Michael Baines of Shelburne was just 48 years old when his primary care physician recommended he undergo a colonoscopy.
“I was having a routine physical - my doctor would normally request little stool samples,” he said. “One of them turned up some blood and he said ‘well you are going to go in for a colonoscopy.’”
The scan revealed a benign polyp, and it was immediately removed during the colonoscopy.
“When you have a colonoscopy early, if you have polyps, which are small, they might be the size of my fingernail, they can get snipped out during the procedure,” Baystate Medical Center colorectal surgeon Dr. Kelly Tyler said.
Three years later, Baines returned for a follow up visit, and a second colonoscopy showed a completely healthy colon. He was relieved, and hoped his medical scare was behind him. The father of two was supposed to return five years later for his third colonoscopy, but like many others, got caught up with life’s hectic schedules. A project manager for the Franklin & Hampshire Regional Employment Board, Baines wound up delaying his colonoscopy just one extra year.
“I go in and low and behold, guess what? I have a 30 cm (cancer mass), so two days later, which is two days before Christmas, I find out I have colon cancer,” Baines said. “It was hard, it was tough news to get, certainly changed the nature of Christmas for me for that season.”
faster recovery time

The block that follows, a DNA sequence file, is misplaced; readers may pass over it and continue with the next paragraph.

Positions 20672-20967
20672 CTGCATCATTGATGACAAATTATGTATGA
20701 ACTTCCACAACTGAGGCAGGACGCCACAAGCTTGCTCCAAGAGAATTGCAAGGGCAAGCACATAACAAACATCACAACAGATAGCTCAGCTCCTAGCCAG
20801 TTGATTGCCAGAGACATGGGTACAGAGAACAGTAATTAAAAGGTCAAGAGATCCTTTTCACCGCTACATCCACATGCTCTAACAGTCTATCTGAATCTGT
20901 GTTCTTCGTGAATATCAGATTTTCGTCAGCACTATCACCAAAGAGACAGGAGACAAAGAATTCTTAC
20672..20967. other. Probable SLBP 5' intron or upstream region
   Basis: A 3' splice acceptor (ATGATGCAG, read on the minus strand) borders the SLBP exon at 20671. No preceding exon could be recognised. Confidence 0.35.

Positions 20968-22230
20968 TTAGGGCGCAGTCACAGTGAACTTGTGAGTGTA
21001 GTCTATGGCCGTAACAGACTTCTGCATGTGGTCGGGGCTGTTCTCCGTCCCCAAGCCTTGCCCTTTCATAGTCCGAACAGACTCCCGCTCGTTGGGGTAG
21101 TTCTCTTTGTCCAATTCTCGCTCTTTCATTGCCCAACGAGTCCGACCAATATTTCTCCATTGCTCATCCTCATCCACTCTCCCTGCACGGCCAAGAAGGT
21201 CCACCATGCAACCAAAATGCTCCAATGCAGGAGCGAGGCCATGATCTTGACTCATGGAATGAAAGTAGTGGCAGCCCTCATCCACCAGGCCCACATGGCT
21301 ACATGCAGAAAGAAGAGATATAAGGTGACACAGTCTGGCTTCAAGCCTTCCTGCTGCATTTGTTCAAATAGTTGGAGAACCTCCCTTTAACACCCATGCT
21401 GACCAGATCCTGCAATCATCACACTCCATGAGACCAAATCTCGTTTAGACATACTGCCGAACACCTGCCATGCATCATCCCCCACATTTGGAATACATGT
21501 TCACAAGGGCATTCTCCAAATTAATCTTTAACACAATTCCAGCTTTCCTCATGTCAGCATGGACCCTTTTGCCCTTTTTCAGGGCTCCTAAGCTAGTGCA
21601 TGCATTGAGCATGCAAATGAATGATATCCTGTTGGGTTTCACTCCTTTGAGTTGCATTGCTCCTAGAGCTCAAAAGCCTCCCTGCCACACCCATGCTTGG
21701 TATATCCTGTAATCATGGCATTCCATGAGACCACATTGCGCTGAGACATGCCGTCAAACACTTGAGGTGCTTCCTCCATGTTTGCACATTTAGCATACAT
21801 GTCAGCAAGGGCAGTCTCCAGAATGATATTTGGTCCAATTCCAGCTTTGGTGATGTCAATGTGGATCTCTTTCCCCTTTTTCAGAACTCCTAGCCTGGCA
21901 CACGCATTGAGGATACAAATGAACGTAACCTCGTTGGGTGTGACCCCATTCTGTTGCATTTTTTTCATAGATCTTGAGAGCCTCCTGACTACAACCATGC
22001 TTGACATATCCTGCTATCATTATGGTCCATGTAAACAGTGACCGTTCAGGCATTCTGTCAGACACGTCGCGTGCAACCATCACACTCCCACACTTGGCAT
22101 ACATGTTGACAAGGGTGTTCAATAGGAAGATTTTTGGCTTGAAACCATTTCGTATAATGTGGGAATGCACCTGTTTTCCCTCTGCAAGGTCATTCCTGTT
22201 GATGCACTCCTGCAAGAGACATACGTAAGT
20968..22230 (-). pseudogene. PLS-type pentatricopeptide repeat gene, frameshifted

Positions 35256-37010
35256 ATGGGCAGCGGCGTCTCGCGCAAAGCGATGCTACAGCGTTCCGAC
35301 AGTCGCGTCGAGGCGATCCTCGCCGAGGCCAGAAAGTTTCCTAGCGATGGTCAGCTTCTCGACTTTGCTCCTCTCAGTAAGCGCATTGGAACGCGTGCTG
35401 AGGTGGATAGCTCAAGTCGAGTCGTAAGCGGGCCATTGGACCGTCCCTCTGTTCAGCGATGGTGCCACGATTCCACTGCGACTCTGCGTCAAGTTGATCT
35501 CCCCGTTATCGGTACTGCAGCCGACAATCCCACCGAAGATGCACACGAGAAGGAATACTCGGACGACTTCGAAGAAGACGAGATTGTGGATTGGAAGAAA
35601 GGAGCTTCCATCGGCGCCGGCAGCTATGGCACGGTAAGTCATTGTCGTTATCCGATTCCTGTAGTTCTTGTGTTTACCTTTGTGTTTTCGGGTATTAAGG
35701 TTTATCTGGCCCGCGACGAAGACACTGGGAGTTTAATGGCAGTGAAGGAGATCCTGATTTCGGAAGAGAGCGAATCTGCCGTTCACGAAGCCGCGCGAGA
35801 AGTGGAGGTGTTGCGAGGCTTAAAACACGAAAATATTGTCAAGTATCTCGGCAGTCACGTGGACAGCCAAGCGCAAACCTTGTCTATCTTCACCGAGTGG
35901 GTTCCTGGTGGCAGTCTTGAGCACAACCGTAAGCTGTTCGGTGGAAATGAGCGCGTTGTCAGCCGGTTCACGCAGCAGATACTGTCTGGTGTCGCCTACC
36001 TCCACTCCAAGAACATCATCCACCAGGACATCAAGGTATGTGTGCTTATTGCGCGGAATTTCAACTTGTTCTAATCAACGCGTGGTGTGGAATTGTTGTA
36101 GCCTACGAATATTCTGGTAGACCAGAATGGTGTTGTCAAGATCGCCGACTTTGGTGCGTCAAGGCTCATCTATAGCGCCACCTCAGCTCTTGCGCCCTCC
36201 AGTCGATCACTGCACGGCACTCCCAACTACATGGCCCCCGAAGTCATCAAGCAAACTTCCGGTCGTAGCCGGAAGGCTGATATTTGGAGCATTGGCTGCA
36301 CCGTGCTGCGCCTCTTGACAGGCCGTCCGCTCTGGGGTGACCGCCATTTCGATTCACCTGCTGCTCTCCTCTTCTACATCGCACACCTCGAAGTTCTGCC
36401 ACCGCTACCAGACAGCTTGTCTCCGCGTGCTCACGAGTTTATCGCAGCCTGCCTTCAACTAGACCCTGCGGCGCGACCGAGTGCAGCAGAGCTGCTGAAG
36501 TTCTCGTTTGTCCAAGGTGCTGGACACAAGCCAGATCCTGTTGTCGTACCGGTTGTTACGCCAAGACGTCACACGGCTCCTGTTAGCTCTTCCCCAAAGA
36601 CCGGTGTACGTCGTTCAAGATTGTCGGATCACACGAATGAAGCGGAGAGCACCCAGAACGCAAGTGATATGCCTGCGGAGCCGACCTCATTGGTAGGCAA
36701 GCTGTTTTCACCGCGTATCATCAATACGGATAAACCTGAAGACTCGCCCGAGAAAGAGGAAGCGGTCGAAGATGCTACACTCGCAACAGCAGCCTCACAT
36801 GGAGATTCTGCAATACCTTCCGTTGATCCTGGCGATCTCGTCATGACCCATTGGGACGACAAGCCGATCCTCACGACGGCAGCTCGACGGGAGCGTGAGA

Dr. Tyler told him it was imperative that the potentially life-threatening cancer be removed as soon as possible. Just one month after the diagnosis, Dr. Tyler successfully removed 100% of Baines’ cancer by using a minimally invasive robotic procedure. Rather than entering his body through a large abdominal incision, Dr. Tyler used a few small incisions to gain access to the cancer. She then used specialized instruments that bend and rotate with more precision than the human wrist to remove the dangerous cells.
“What does that mean for people? Faster recovery,” Dr. Tyler said. “Michael was asking if he could go back to work a few days into his hospital stay. He is a little bit on the extreme, but this is what people are doing more and more. I’m really inspired to see that these minimally invasive techniques really improve that time period overall for people as they try to return to their everyday lives, because work and enjoyment are obviously important to people.”
“I had surgery just a little bit more of a month after I was diagnosed, and it’s been about seven or eight weeks now and I am fine. I am back to work, and have been working full time for three weeks. I feel great,” Baines said. “I didn’t know I had it before I was diagnosed, and other than the little scars on my belly, I wouldn’t know that I had it now.”
how colonoscopies work
Colon cancer is the fourth most common cancer, and the second deadliest cancer. Colonoscopies are recommended beginning at age 50. Dr. Tyler says that the worst part of the process is the bowel cleansing that is necessary before a colonoscopy, so that doctors can get a clear look at your colon.
When you undergo your colonoscopy, patients are given medication to relax and often fall asleep, not waking up until the procedure is over. Baystate nurses are by your side to make sure you are comfortable during the process.
Baines says after his experience, he knows one thing:
“The message is get your colonoscopy. I don’t care about the purge before, which is what most people are uncomfortable with. I have to drink a gallon. So what? I mean that compared to potential death. I don’t want to be one of them, and you shouldn’t be either. Colonoscopy is such a minor inconvenience compared to what it can do to your life.”